The cabinet on Wednesday approved the merger of Lakshmi Vilas Bank (LVB) with DBS India, which is the wholly-owned subsidiary of DBS Bank. “The speedy amalgamation and resolution of the stress in LVB is in line with government’s commitment to a clean banking system, while protecting the interests of depositors, public and financial system,” the union minister Prakash Javadekar said in a media briefing at the end of the cabinet meeting. With the merger, there will no further restrictions on the depositors regarding the withdrawal of their deposit, the minister added.
As part of the amalgamation plan, DBS India will infuse fresh capital of Rs 2,500 crore into LVB and the entire share capital and reserves and surplus will be written off.
The Reserve Bank of India had, on November 17, proposed the merger of the 94-year-old beleaguered lender with DBS India. On the same day, it had placed LVB under a moratorium for one month and capped withdrawals from its customers’ accounts at Rs 25,000 a month. The Reserve Bank had also superseded the board of the LVB and appointed T N Manoharan, former non-executive chairman of Canara Bank, as administrator of the bank for 30 days.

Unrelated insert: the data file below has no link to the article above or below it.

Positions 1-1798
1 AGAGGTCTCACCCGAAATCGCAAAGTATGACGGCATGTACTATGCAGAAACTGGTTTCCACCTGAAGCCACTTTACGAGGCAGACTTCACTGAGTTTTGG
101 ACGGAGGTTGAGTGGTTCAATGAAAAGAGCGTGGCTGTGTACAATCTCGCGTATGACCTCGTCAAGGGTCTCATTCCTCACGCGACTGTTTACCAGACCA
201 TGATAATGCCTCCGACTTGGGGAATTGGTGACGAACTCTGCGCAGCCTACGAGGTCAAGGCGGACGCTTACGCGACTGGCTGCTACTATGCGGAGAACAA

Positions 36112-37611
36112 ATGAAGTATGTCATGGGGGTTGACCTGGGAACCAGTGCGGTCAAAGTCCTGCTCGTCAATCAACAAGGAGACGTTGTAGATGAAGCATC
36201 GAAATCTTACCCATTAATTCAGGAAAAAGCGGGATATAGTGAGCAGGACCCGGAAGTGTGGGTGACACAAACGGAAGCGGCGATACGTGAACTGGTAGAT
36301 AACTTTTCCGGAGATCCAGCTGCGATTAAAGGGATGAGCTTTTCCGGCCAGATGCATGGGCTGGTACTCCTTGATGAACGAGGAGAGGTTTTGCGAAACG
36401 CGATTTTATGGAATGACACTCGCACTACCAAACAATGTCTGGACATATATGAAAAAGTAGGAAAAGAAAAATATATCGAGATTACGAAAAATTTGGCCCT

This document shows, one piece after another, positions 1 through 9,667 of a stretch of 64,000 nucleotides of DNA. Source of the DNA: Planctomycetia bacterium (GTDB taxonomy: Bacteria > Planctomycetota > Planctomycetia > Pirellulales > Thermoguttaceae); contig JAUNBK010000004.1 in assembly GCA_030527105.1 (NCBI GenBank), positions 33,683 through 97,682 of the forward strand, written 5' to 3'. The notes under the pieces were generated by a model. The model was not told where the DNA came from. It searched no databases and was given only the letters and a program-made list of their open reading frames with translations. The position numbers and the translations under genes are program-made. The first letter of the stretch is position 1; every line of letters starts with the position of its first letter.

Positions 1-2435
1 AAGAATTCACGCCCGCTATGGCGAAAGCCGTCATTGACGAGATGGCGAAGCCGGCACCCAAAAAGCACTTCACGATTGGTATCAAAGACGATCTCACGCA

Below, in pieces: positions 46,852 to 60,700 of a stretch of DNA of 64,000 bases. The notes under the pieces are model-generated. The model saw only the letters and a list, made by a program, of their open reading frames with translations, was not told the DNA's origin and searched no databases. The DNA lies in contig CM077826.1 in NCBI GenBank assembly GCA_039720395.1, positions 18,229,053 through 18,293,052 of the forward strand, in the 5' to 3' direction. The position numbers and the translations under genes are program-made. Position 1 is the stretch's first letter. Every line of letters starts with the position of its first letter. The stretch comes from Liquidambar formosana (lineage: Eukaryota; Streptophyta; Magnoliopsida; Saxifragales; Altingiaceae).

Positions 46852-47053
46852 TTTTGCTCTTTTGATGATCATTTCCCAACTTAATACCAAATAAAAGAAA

The RBI has resorted to forced mergers in the past. The central bank had announced a scheme of amalgamation for IDBI-United Western merger in September 2006 and the merger of Global Trust Bank with Oriental Bank of Commerce in the year 2004. This is, however, the first time the central bank has tasked a bank with a foreign parent to revive an ailing private lender.
LVB is the second private sector bank to face problems this year. In March, Yes Bank was placed under a moratorium. The government then rescued Yes Bank by asking State Bank of India to infuse Rs 7,250 crore and take 45 per cent stake in it.
Lakshmi Vilas Bank, struggling with bad loans and governance issues, has been scrambling to find a buyer for the past one year. Lakshmi Vilas Bank failed to get approval from the Reserve Bank of India late last year to merge with shadow lender Indiabulls Housing Finance. Its subsequent discussions with Clix Capital, part of a company owned by Mumbai-based private equity firm AION Capital, also did not come through.
LVB’s capital adequacy ratio stood at 3.46 per cent at the end of December and percentage of gross bad loans to total assets had inched up to 23.27 per cent, the bank had said in its quarterly results released in February.